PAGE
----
by: Diane Benjamin
What is a TIF district? Tax Increment Financing. The latest information posted on the Illinois Comptroller’s website (2010) shows Bloomington has 2 – Normal has 4:
TIF districts are used as a re-development tool when taxes don’t want to be raised. The City of Bloomington will consider creating one tonight to promote re-development on the west side of Bloomington.
Here’s what happens. The current real estate taxes will continue to be distributed to the various taxing agencies, like schools, City of Bloomington etc. The City can then borrow money for re-development based on the INCREASED property values (and increased property taxes in the future) after the re-development. The City gets to keep all of the additional taxes raised, thus giving them money to pay back the loans and more.
If a property currently receives a real estate tax bill of $2000, the tax bill might rise to $2500 because of area improvements. The City gets to keep the extra $500. Hopefully it would first be used to pay back any loans.
If you are a long time reader, I extensively covered how the Normal Uptown TIF inflated property values causing many property tax bills to double or more. The Town of Normal bought properties, many for more than the assessed values. Either the Town Assessor was undervaluing properties, or Normal paid more to increase the assessed value.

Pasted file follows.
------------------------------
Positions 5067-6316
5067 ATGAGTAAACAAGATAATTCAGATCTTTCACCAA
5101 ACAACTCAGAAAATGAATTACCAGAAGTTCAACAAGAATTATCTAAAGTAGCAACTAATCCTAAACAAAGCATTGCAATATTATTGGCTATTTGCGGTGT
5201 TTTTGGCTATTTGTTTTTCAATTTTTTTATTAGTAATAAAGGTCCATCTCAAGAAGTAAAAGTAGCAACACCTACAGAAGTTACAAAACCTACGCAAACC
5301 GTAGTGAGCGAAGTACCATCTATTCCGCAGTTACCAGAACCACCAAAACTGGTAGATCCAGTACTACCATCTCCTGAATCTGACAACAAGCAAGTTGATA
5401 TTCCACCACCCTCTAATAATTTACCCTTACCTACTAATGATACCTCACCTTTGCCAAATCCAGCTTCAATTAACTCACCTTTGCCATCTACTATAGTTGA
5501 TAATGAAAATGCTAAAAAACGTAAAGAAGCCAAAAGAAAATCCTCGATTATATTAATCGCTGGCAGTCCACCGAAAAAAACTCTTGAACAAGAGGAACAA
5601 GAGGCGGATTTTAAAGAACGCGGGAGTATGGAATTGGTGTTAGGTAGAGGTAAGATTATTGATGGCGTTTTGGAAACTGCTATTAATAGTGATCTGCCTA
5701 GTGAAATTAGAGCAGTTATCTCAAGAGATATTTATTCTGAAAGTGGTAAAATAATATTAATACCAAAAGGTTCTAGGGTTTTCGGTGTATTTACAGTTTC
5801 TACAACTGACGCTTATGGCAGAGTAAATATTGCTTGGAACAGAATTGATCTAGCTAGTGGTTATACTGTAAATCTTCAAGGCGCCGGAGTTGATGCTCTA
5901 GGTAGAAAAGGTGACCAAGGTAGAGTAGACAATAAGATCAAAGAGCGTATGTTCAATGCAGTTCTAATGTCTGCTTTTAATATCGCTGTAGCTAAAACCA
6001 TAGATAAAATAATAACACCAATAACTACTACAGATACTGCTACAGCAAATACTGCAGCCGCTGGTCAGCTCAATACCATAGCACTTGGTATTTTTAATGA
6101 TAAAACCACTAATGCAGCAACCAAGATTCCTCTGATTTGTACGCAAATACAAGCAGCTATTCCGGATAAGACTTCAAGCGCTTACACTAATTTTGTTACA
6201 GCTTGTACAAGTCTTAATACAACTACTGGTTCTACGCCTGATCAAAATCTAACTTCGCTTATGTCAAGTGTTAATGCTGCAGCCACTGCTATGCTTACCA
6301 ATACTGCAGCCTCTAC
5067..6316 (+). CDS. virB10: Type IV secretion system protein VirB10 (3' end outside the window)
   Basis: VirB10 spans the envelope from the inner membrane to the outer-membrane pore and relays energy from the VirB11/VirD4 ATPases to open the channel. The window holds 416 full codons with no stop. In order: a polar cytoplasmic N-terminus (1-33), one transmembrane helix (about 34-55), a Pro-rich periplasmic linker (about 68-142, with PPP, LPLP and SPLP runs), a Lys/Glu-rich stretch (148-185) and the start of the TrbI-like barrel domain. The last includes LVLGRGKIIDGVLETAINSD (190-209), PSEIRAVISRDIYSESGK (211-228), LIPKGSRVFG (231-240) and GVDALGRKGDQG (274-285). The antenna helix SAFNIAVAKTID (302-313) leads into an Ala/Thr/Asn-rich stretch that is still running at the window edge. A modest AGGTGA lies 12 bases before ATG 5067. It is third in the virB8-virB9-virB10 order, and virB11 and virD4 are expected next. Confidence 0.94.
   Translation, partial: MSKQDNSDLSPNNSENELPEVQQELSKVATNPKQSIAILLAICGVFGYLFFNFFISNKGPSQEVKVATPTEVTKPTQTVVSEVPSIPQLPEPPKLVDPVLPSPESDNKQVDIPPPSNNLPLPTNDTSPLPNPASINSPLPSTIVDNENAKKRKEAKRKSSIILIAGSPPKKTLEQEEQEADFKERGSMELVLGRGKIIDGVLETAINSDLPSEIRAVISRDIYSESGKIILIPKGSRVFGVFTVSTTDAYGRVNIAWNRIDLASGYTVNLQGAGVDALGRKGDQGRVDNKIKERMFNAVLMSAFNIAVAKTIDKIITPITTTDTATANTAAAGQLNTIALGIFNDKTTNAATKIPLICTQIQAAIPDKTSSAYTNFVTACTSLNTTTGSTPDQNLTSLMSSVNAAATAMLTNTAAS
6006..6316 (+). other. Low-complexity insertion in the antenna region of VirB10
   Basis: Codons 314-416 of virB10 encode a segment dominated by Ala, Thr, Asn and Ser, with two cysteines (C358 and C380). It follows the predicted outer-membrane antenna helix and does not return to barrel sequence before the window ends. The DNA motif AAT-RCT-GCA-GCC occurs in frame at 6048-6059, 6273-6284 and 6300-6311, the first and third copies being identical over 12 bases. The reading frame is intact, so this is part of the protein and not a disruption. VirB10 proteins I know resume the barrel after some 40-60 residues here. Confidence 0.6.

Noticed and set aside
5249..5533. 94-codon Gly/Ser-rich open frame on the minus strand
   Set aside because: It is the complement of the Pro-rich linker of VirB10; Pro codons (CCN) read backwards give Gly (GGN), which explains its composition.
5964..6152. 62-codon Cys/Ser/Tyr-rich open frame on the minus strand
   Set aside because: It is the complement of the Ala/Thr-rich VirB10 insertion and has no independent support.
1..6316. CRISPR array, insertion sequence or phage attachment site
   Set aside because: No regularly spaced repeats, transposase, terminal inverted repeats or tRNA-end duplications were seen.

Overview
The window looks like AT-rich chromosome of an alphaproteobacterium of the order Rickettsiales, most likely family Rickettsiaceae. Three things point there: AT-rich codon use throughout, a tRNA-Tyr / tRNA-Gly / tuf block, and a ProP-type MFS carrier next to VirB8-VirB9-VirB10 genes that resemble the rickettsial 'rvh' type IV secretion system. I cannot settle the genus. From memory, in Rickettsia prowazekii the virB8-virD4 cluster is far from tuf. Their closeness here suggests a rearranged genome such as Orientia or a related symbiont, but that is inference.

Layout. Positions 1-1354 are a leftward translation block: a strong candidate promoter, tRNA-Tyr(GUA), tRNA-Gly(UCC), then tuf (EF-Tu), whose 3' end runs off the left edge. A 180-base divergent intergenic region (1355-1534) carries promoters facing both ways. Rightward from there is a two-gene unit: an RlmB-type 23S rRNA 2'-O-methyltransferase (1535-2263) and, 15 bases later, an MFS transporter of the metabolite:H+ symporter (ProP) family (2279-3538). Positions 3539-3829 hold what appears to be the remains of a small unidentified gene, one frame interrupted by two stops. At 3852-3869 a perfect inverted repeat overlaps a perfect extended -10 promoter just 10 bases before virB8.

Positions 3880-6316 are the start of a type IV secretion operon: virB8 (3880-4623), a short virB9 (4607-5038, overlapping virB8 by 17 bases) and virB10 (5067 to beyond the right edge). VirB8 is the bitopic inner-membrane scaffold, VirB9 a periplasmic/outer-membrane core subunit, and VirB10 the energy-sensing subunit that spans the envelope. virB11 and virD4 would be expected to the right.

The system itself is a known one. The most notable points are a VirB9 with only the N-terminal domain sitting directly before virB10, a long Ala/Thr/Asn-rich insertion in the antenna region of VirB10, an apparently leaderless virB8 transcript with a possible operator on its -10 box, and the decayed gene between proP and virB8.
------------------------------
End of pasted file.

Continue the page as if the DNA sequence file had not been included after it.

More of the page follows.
The biggest complaint against TIF districts is they create a slush funds for government to spend with little oversight. A TIF district can last for 23 years. Whoever is elected gets to decide how the money is spent. Mayor Renner and David Hales may have one vision for the West side, the next Mayor might totally disagree. Additionally, other taxing bodies do not share in the increased property values until the TIF ends.
IWU students did a TIF study, it is included in the packet for tonight’s meeting It starts on page 159: http://www.cityblm.org/Modules/ShowDocument.aspx?documentid=6730
In any case, it is clear from these results that drawing broad conclusions about the effectiveness of TIF in general would be a mistake.
Bloomington is not Chicago, but even ethically uncompromised planners will need to take care to make sure that TIF money is used only to address real community needs..
See page 177 and following for their assessment of the west-side TIF.
The students did extensive research on TIF districts in surrounding cities. What they failed to do is look at the performance of the 2 TIF districts Bloomington already has. The Ensenberger building and the Castle Theater were both supported by TIF money. The developer of the Castle Theater declared bankruptcy and the Ensenberger building has never fully developed the promised luxury condos and people willing to buy them.
The Pantagraph did a report in 2012 on the Ensenberger TIF: http://www.pantagraph.com/news/local/solitary-luxury-ensenberger-occupancy-still-low-after-tif-funded-renovation/article_59124e5a-ad06-11e1-a6e6-0019bb2963f4.html
In 2009 the Pantagraph did this TIF story which included the Castle Theater: http://www.pantagraph.com/news/local/with-tif-set-to-expire-bloomington-seeks-new-ways-to/article_267a7c90-c0fc-11de-b339-001cc4c03286.html
The real question that must be answered is: Can government be trusted to use the money generated wisely?
Bloomington’s past track record isn’t good.
More information on TIF’s can be found here: http://www.illinois-tif.com/files/5513/6589/4292/InfoBrief06-1.pdf